Gigabit Squared high-speed Internet service deal reportedly ‘dead’

The plan for a startup called Gigabit Squared to bring high-speed Internet to neighborhoods including part of West Seattle is dead, the Puget Sound Business Journal says this afternoon. This comes days after GeekWire reported that Gigabit Squared wasn’t paying a $52,000 bill it had racked up for city engineers’ time, and shortly after Publicola pointed out a Chicago report that GB2 was on the rocks there. Last year, then-Mayor McGinn announced in his 2013 State of the City speech that the plan would expand to include part of West Seattle, and GB2 announced its pricing plan in July, but there had been no updates since then.

32 Replies to "Gigabit Squared high-speed Internet service deal reportedly 'dead'"

  • Jeff January 7, 2014 (2:31 pm)

    We have public utilities here, forget a private partner. We need Seattle City Fiber. Comcast is the worst, except for every other option available.

  • martin January 7, 2014 (2:44 pm)

    This make me sad. I couldn’t agree with you more Jeff. I just want more options.

  • cjboffoli January 7, 2014 (2:45 pm)

    Really disappointing. Looks like I have no choice but to be stuck with the Comcast monopoly. In a city so closely associated with being at the forefront of technology the state of 21st century Internet connectivity in Seattle is a joke.

  • Joe Szilagyi January 7, 2014 (2:51 pm)

    YES. Seattle City Fiber would be grand.

  • coffee January 7, 2014 (3:35 pm)

    makes me so sad….. Perhaps someone could get the new mayor to get this moving along??

  • sam-c January 7, 2014 (3:36 pm)

    +1 to everything CJBoffoli said (except ‘sticking with Comcast’, I refuse.
    I guess we are stuck with Clear)

  • Dan January 7, 2014 (3:53 pm)

    The sad thing is that Tacoma has had a city owned fiber network that provides cable tv and internet (Click!) for years, functioning reasonably well. Tacoma Power, their equivalent of City Light, built the infrastructure and franchises to private service providers to use the network.

    In many states, the incumbent telcos and cable monopolies have managed to make such arrangements illegal, but I don’t think that’s the case here. Time for a citizen’s initiative?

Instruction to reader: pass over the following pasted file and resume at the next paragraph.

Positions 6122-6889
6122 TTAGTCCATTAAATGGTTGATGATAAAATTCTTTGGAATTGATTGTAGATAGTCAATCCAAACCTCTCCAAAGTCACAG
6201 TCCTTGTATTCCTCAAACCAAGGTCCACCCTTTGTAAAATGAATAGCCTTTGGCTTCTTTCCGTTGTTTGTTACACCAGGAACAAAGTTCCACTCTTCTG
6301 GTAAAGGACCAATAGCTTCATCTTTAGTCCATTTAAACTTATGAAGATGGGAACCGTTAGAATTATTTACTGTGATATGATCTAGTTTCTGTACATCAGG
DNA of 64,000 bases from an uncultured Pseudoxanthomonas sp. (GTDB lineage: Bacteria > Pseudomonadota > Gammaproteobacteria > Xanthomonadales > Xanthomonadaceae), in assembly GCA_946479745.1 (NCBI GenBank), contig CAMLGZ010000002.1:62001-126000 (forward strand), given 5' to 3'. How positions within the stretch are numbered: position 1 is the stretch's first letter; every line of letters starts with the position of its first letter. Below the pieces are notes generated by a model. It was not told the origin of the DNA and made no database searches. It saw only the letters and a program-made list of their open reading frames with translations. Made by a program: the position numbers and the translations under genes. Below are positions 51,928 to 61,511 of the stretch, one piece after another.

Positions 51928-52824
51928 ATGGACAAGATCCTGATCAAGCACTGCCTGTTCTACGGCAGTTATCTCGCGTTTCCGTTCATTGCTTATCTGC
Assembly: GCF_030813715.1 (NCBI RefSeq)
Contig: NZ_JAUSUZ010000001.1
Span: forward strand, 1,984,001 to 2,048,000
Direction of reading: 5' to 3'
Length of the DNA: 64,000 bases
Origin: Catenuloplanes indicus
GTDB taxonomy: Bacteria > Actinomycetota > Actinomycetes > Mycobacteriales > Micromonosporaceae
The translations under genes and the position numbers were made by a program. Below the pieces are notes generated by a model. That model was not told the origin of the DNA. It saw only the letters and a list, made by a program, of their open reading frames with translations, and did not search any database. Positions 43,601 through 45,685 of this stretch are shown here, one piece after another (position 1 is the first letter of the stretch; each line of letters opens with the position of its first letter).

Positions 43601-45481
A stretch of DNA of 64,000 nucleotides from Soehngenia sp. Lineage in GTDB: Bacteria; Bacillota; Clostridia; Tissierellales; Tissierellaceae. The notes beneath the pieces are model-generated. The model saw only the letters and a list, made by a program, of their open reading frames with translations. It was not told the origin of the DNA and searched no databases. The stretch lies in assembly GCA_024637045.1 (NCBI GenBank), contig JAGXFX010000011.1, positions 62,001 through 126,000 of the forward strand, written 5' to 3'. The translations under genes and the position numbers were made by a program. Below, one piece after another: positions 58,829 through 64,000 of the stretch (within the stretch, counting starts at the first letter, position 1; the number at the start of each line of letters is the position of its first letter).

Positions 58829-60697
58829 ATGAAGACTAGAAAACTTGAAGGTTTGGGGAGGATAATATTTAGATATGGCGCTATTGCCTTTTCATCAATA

• pjmanley January 7, 2014 (4:06 pm)

    Is anyone really surprised? An utterly predictable result from the former mayor’s do-little administration. Lot’s of dreamy talk & hype, but no action or substance. Perfectly McGinn in every way.

  • J January 7, 2014 (4:15 pm)

    @coffee: be sure you contact the mayor yourself! If we all do, enough of us, that’s what could move it along. We live in a democracy, and if we all wait for “someone” to take action, well….

  • Diane January 7, 2014 (4:21 pm)

    good to know Dan; agree; we need to make this happen; everyone in Seattle should have access to high speed internet; and it should be free; or at least start with low cost/reasonable cost

  • Genesee Hill January 7, 2014 (4:47 pm)

    It is not gonna happen. Yeah, kids, Comcast and C-Link are gonna just roll over? You betcha. hahaha

  • kevin January 7, 2014 (4:57 pm)

    Sadly – if you want high speed internet… Comcast is currently the only game in town.

  • MotoMike January 7, 2014 (5:07 pm)

    Comcast draws a very profitable sigh of relief!

    Oops! I mean Xfinity.

  • Yourekiddingme January 7, 2014 (5:25 pm)

    Really, pjmanley? You’re blaming McGinn for the fail of a private company to pay its bills? That’s just baseless nonsense. McGinn is out of office. Get over it already!

  • JayDee January 7, 2014 (6:39 pm)

    It was obscene when the City granted Comcast a monopoly and for some reason, it never comes up for a “sunset” review.